[Image of Galileo Probe and Orbiter]

Galileo Project Information

Physical Information


Launch Date: 18 October 1989 at 22:23 UTC
Launch Vehicle: Shuttle/Inertial Upper Stage
On-orbit mass: 2380 Kg
Power System: Radioisotope Thermal Generators (RTGs) of 570 W


Release Date: 13 July 1995 at 05:30 UTC
Entry Date: 07 December 1995 at 22:04 UTC (5:04 p.m. EST)
Launch Vehicle: Shuttle/Inertial Upper Stage
On-orbit mass: 335 Kg
Power System: Storage batteries of 580 W

Mission Overview

The Galileo mission consists of two spacecraft: an orbiter and an atmospheric probe. Launched during the STS 34 flight of the Atlantis orbiter, the two spacecraft were kicked out of Earth orbit by an inertial upper stage (IUS) rocket, sending them careening through the inner solar system. The trajectory which the spacecraft followed was called a VEEGA (Venus-Earth-Earth Gravity Assist), traveling first in toward the Sun for a gravity assist from Venus before encountering the Earth two times (spaced two years apart). These encounters with Venus and the Earth allowed Galileo to gain enough velocity to get it out to Jupiter.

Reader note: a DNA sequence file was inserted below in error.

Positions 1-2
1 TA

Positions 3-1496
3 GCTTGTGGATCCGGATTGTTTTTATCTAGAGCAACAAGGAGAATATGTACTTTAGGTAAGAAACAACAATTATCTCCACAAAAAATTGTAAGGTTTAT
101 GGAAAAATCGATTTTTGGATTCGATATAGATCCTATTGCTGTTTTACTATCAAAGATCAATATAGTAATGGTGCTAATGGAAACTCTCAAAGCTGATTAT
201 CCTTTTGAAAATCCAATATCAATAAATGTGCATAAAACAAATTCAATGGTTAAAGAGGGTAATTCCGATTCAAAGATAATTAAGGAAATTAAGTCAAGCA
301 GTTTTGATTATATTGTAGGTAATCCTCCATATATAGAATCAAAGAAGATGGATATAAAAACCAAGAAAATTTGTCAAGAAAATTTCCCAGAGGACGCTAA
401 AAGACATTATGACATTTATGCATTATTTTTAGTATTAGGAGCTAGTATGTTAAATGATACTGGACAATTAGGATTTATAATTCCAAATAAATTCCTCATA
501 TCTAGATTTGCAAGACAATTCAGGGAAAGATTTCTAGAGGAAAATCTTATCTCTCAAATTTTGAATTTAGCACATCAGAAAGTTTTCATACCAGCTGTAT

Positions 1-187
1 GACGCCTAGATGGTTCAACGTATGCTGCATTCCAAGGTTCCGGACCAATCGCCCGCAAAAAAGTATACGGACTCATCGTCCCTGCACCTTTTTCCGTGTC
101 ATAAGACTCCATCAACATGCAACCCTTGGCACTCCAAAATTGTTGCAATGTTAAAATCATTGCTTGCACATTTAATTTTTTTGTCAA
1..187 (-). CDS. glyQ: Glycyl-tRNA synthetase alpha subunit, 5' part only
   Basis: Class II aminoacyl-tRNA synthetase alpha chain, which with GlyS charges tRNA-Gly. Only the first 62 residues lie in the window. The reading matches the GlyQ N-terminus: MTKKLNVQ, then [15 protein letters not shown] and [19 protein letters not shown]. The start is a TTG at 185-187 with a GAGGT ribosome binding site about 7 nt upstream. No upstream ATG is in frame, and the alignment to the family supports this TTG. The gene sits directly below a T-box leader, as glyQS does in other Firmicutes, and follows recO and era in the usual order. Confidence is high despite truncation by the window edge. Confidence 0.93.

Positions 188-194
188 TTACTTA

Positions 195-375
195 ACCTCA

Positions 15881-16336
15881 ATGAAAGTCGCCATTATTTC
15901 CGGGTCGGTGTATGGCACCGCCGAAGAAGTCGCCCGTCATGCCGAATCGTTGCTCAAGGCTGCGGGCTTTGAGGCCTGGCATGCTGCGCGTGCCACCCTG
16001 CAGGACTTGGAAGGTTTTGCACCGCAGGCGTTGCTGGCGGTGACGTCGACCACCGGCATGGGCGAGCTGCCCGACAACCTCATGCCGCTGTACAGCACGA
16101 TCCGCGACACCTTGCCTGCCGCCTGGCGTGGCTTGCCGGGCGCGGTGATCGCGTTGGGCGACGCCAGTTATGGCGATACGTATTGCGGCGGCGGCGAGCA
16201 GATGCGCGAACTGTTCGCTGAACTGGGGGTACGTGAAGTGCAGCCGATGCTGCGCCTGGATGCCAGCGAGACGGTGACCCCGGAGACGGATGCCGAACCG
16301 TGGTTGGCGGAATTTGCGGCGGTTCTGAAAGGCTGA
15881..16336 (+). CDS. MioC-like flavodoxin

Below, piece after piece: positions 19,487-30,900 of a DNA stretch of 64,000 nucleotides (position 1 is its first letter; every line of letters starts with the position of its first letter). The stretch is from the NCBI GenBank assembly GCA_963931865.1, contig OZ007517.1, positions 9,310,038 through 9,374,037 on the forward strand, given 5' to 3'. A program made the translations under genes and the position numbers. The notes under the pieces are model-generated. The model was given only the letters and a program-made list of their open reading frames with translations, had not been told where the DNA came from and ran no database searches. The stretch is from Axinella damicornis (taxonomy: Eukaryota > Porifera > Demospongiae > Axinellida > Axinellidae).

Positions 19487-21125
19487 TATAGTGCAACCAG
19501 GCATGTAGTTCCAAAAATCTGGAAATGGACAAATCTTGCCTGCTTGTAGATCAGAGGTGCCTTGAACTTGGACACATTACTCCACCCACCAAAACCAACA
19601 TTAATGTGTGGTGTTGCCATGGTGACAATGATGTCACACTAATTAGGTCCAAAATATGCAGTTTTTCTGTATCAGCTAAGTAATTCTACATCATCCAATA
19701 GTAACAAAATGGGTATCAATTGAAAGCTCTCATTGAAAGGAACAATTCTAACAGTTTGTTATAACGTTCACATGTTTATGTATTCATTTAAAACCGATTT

During the flybys of Venus and the Earth, Galileo scientists took the opportunity to study these two planets as well as the Moon, making some unprecedented observations as a result. In addition, following each Earth flyby, Galileo made excursions as far out in the solar system as the asteroid belt, enabling scientists to make the first close-up studies of two asteroids, Gaspra and Ida. As is this were not sufficient, Galileo scientists were fortunate to be the only ones with a direct view of the Comet Shoemaker-Levy 9 fragment impacts on Jupiter. All of this was prior to the primary missions of sending an atmospheric probe into Jupiter's atmosphere and studying Jupiter, its satellites, and its magnetosphere for two years with the orbiter.

Interplanetary studies were also made sporadically by some of the other Galileo instruments, including the dust detector, magnetometer, and various plasma and particles detectors, during its six year journey to Jupiter.